The article highlighted below, written by Patrick Stephenson, former speechwriter for the NATO secretary-general, is a good piece on the value of studying abroad in high school. He touches on several topics I think important:
- Encouraging U.S. students to study abroad: critical, in my opinion, for all the other reasons mentioned below.
- Making study abroad more accessible to a wider group of potential students. Study abroad has always suffered from only being available to those who can afford it.
- Long-term benefits from study abroad: learning another language and culture, improving one’s resume for college and future job prospects, learning about one’s own capabilities.
- Importance in a global economy of having citizens who understand the world just a bit more.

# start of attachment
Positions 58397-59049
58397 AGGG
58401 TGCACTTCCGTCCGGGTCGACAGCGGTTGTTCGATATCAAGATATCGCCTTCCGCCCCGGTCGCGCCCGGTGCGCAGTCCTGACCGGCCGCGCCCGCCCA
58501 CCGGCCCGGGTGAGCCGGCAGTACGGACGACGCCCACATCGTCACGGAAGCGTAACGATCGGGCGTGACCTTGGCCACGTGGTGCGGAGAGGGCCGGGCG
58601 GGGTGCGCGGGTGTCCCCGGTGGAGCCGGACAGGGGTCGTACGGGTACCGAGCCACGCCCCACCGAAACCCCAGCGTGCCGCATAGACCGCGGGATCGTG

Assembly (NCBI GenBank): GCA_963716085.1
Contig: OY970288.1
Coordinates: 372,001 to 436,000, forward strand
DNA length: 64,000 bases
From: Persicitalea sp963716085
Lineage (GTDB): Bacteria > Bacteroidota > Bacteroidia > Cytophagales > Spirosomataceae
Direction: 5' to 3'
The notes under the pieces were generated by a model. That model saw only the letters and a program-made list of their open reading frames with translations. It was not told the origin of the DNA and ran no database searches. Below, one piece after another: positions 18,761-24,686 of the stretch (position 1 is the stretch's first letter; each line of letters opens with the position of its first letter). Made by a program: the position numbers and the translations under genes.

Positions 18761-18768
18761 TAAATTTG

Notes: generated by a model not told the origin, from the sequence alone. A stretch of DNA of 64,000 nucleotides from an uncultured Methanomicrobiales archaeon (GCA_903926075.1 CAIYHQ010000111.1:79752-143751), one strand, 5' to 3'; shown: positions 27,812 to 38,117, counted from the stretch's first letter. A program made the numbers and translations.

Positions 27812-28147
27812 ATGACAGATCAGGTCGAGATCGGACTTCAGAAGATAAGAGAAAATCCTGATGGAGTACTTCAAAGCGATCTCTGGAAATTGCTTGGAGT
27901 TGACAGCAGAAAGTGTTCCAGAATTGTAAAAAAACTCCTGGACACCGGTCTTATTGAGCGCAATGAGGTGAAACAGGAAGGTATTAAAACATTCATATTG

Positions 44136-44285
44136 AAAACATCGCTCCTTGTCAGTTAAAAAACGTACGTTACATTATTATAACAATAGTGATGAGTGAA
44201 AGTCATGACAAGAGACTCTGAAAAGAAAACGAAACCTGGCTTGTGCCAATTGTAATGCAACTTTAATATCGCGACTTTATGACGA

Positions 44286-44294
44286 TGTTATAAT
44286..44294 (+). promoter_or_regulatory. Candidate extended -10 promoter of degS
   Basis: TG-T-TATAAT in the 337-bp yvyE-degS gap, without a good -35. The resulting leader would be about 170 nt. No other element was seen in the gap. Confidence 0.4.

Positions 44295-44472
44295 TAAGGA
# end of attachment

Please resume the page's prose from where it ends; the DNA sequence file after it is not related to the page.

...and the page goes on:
I also thought this article was, in a way, a nice tribute to the bravery and motivation of the high school students around the world who take the leap and study abroad as teenagers without really having a clue about what lies before them.
As Stephenson notes:
Studying abroad is, first and foremost, an instructive exercise in failure. . . . the lesson you learn — that initial setbacks, patience and work are the prerequisites for eventual success — is more important than an A in Calculus. That lesson can’t be taught. It must be learned firsthand. A high school year abroad is a quick and dirty way to discover just how ignorant you are. As such, it’s the door to a lifetime of learning and discovery.
You can read Stephenson’s article here: Why High School Students Should Study Abroad.